The year of Angry Birds

by Fiona Rae / 30 November, 2011
2011 tech highlights include apps, Android, tablet computers and the cloud.


It’s been a year of contrasts in the tech space: ingenious innovations mixed with major stumbles from the tech giants. Nothing uniquely new hit the market in 2011, but gadgets and the services they connect to became much more user-friendly, and in a few cases at least, the reality began to live up to the hype.

The year of the app


The new shape of software came in the form of an addictive game where cartoon birds battled egg-stealing pigs. Angry Birds is the smash-hit app of the year, and inane as it is, it points the way forward for how to reach an audience in the digital world.

The number of apps – small pieces of software that run on smartphones, tablets and, increasingly, traditional computers – has exploded this year: over 500,000 are available from Apple’s App Store and a similar number on the rival Android platform. Apps exist for pretty much every­thing – from word processor Pages and music-making software GarageBand for the iPad to apps for internet telephony service Skype and social network Facebook.

No longer need you buy expensive and clunky pieces of software to be loaded onto your computer via a DVD. Apps are just a tap away, and most are given away or sold for just a few dollars. This is a massive industry, the potential of which we are only just beginning to see.


Android's march forward


No wonder Steve Jobs professed a desire to go “thermonuclear” on Google over its Android smartphone operating system. In Android, Google has taken the best of what the iPhone has to offer but eschewed Apple’s closed system, making it available to all takers.

The result is Android handsets priced from $99 and more than 200 million Android handsets activated. Android didn’t exist three years ago. The speed with which it has dominated the mobile market has to go down as one of the greatest consumer technology successes of all time.

Tablet wars rage


It seems as if it has been around for ever, but Apple’s second version of the iPad only arrived in March and set the bar even higher for what a tablet should be. A flood of rivals has followed this year but none have made serious inroads, and legal action over alleged patent infringement has seen Apple prevent arch-rival Samsung from selling its Galaxy tablet in some markets. But late arrival Amazon may be set to change the game with its low-cost tablet, the Android-based Kindle Fire. Released just in time for Christmas, it could be the most credible iPad rival so far.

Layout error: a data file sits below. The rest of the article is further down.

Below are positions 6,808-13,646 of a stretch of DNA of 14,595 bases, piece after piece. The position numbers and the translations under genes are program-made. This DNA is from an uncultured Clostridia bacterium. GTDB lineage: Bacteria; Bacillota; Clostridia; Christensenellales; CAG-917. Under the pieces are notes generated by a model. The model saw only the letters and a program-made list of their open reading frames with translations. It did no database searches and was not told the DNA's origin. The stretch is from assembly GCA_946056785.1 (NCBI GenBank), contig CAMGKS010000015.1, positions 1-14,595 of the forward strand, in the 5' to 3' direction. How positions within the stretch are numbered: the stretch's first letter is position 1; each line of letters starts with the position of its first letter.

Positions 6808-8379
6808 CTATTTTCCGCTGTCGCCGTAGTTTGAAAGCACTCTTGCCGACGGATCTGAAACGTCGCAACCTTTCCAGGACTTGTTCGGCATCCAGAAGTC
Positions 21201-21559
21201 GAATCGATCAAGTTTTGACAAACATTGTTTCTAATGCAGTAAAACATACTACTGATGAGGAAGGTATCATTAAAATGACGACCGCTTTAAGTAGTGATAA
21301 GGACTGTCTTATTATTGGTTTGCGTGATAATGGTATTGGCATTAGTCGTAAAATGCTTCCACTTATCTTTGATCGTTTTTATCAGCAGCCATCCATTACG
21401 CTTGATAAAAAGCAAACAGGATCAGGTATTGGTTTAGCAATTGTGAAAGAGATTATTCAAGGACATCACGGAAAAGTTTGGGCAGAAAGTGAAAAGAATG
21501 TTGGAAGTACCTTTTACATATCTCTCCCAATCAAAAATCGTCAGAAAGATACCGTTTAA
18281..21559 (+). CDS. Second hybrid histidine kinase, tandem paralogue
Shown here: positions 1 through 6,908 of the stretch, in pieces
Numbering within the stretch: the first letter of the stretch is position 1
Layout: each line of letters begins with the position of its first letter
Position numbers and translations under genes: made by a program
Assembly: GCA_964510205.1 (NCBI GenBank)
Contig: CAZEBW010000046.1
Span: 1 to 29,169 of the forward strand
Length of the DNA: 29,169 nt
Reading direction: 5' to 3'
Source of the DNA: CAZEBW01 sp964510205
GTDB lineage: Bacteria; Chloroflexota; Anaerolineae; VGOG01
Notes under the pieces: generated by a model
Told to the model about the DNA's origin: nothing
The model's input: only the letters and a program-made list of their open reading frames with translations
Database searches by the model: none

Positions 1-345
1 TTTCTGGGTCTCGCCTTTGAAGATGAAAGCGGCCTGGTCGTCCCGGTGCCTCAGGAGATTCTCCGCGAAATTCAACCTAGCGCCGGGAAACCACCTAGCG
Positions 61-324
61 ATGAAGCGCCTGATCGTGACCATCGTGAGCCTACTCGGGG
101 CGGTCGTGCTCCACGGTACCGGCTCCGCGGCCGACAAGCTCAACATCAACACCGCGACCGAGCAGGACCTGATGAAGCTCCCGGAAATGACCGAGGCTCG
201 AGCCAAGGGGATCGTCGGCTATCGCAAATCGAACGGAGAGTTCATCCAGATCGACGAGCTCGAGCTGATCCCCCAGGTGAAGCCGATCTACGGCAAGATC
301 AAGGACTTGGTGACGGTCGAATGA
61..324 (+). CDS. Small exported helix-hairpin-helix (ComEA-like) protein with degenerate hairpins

The cloud takes shape


People have been talking about storing their digital content on the web rather than on a computer hard drive for at least a decade, but cloud-storage only really took shape this year, with the US tech titans rolling out services for online storage of music, videos, documents and emails.

Early out of the gates was Amazon, with Cloud Drive and Cloud Player, which let you back up your computer online and stream uploaded music to your computer or an Android phone or tablet. The Google Music store, launched this month in the US, syncs your tunes, bought and uploaded, across all your devices. Apple joined the party with its iCloud service and iTunes Match. Still, content-licensing limitations mean many of these services are not yet available in New Zealand, though web-streaming music e-tailer Spotify will arrive here in the New Year.

What's the deal?


2011 was marked by the rise – some would say scourge – of the daily deal websites. They invade your inbox every day with cut-price offers for everything from pizza dinners to teeth-whitening treatments. Local player Grabone, part-owned by Listen­er publisher APN News & Media, is the largest daily dealer, though the market is hugely crowded and global heavyweights Groupon and LivingSocial are already offering up New Zealand deals. That has led to fears about the sustainability of this fledgling market – there are too many players going after cash-strapped consumers, and some observers wonder whether it will ever make money. Still, with a multibillion-dollar stock market listing in the works for Group­on, there appears to be considerable life in the daily deal game yet.

Click here for more stories and columns by Peter Griffin.
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